Film Review: 'Justice League'
Who could forget when that very first badass Justice League trailer dropped last year? Set to the beats and riffs of the The White Stripes' Icky Thump, the superpowered promo built up the hype machine for when Batman, Wonder Woman, Cyborg, The Flash, and Aquaman would finally share the big screen. It promised spectacle and it promised laughs, and it seemed destined to be the movie that would finally put the DC Extended Universe on par with its Marvel equivalent.
At long last, Justice League debuted yesterday. And it was perfectly fine. That's it -- just fine.
Zack Snyder's latest directorial effort has all of the right materials: his trademark beautiful cinematography, an all-star cast that includes Ben Affleck and Gal Gadot, and the nostalgia factor of seeing childhood heroes come to vibrant and ass-kicking life. Yet in its two-hour run time, Justice League focuses all of its efforts on only those items, giving it the fan-service flair without much regard to things that would have truly pushed it over the top, like a good story or respectable character development. But it's fine nonetheless!
What little story there is involves big-time bad guy Steppenwolf (voiced by Ciarán Hinds) barging in to claim Earth for his own diabolical plans since Superman (Henry Cavill) has died. The finer details of said plan aren't terribly important; what we care about is that Bruce Wayne (Affleck), in response to this new danger, works together with Diana Prince (Gadot) to form an alliance of superheroes to protect Earth. A few quick and snappy scenes later, they convince Aquaman (Jason Momoa), Cyborg (Ray Fisher), and The Flash (Ezra Miller) to join their ranks. A few action scenes and dialogue breaks later, and then we cue the ass-kicking.
It's about as much of a popcorn-muncher as it gets, with high-flying action sequences that are the dream of anyone who grew up watching these heroes, even if the CGI leaves a lot to be desired. But while all the popcorn is being munched, its unmistakeable that Justice League never truly excels in any one aspect, and doesn't provide the escapist high of a great blockbuster. In fact, it moreso comes dangerously close to being a terrible film, as the film's lower points can often be a slog. Our heroes lack depth beyond their superhero personas, and the haphazard switching between them is often jarring in a way that feels out-of-place for a good ensemble-based movie.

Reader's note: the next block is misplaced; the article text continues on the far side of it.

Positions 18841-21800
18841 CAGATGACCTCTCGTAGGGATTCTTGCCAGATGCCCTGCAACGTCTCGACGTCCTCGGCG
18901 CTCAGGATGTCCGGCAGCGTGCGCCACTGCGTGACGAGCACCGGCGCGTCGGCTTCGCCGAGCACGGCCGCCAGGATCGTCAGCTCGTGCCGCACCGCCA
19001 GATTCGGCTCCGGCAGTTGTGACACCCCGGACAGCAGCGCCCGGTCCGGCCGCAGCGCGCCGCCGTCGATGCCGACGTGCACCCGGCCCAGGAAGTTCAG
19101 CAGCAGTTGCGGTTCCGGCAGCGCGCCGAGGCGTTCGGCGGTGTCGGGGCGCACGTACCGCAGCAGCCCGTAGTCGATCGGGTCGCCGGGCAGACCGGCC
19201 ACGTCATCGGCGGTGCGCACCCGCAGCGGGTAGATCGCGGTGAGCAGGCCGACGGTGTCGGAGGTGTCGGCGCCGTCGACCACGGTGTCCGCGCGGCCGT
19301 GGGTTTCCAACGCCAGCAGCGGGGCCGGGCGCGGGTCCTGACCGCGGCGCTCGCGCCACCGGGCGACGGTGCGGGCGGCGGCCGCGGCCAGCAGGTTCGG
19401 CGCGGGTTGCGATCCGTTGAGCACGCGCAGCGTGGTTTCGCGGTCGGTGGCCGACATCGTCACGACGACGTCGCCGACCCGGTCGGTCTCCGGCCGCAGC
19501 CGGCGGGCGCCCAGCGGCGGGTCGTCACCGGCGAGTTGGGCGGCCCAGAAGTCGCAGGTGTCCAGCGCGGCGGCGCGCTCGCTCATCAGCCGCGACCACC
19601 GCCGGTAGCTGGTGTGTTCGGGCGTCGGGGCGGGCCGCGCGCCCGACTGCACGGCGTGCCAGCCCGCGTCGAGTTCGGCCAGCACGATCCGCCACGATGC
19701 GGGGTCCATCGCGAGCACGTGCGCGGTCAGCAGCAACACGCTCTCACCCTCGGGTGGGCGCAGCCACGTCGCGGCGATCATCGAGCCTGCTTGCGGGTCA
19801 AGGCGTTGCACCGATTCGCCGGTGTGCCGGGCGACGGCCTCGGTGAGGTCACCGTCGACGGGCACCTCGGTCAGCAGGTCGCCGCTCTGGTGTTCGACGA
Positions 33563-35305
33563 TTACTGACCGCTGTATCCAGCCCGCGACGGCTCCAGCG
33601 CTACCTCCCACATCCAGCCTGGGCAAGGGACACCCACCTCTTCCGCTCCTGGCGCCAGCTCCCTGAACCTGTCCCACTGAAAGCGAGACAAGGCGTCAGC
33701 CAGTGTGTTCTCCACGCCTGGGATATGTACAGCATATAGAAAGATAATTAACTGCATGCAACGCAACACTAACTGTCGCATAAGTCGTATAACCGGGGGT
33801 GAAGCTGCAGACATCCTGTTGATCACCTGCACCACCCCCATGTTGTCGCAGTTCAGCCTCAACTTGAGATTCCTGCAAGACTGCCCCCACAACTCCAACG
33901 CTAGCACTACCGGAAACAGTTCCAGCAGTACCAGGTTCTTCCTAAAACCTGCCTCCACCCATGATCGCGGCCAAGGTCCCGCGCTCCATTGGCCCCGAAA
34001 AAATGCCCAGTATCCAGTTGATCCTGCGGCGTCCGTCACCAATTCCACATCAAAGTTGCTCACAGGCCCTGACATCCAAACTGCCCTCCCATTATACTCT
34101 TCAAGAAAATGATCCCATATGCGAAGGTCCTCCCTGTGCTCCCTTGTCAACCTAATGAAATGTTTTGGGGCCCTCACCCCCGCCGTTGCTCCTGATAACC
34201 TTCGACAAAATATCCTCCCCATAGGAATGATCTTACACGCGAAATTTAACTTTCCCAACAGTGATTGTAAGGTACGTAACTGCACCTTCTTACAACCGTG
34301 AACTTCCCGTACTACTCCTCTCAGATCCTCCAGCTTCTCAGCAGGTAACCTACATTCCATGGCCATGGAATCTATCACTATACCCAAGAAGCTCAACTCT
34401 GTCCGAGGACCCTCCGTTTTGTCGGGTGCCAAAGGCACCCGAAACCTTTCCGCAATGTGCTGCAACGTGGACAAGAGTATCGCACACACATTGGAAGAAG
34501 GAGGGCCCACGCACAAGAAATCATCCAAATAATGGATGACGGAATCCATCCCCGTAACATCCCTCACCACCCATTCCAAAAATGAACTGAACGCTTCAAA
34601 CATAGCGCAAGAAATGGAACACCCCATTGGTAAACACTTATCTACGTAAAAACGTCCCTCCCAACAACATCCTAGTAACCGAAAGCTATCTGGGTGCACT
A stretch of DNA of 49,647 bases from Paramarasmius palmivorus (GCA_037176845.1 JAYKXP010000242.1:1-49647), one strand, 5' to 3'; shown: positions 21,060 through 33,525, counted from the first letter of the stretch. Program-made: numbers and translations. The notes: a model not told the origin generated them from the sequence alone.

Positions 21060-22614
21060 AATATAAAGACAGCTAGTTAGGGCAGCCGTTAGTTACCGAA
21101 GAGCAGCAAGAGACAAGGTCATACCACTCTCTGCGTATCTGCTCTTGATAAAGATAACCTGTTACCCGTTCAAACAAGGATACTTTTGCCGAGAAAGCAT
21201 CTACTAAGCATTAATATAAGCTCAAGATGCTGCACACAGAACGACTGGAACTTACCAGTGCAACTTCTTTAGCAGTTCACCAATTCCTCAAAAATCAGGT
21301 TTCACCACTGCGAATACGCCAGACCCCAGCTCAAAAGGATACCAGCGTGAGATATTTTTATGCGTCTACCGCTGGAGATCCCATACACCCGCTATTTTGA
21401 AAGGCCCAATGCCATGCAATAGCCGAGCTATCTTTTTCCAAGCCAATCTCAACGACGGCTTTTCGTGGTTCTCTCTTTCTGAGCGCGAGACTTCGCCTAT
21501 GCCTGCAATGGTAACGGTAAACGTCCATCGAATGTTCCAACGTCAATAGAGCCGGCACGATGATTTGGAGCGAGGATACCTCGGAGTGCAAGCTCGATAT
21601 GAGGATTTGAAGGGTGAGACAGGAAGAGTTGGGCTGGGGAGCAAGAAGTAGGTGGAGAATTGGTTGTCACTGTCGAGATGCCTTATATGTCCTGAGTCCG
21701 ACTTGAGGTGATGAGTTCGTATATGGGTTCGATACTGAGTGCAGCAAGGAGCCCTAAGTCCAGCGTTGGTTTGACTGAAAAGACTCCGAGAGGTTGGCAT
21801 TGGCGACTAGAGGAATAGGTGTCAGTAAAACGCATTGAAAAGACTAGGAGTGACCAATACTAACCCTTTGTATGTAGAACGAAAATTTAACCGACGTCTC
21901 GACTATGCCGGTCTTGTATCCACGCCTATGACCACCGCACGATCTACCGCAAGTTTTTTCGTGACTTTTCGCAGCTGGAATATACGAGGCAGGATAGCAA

Thankfully, Justice League is finds its saving grace in the creative efforts by Avengers mastermind Joss Whedon in directing and in writing. The film has the air that it doesn't take itself nearly as seriously as its predecessors, and Whedon perhaps cut down what could have easily been a nearly three-hour film into barely two. The result is punched-up and tightened-up quite nicely, even if it does come at the expense of story.
There's no better example of that than Ezra Miller's Flash, who steals scenes with his comic relief and is one of the film's brighter spots. He's a lot of fun and he'd definitely be welcome in a solo installment, although Justice League is hardly concerned about where he came from and how his character could arc.
Each hero contributes a different element or style to Justice League, and although the variety is welcome, there's the residual effect of having too much to juggle; the same issue plagued Whedon's Avengers sequel. And with Justice League having difficulty transitioning effectively between our heroes, it's especially prevalent.
All of this put together results in a movie that's tonally different from every other entry in the DCEU. It's got more swagger and flair than Man of Steel and it's more lighthearted than Batman V Superman. It's definitely better than Suicide Squad, but definitely nowhere near as good as Wonder Woman. It's clear that the creative minds behind the DCEU are still trying to find their signature tone, a winning formula that makes their movies unmistakably DC.
A lot like its awesome debut trailer, Justice League is a hype machine that provides sufficient entertainment and whets our superhero appetite for the DC superhero flicks to come. It's all style and little to no substance, though in this case, the style is definitely welcome. Let's just hope the overall quality of future movies is a little less Batman V Superman and a little more Wonder Woman.
Maybe Patty Jenkins should just direct everything.
Rated PG-13. 120 minutes.
Written by Chris Terri and Joss Whedon.
Directed by Zack Snyder.
Starring Ben Affleck, Gal Gadot, Jason Momoa, Erza Miller, and Ray Fisher.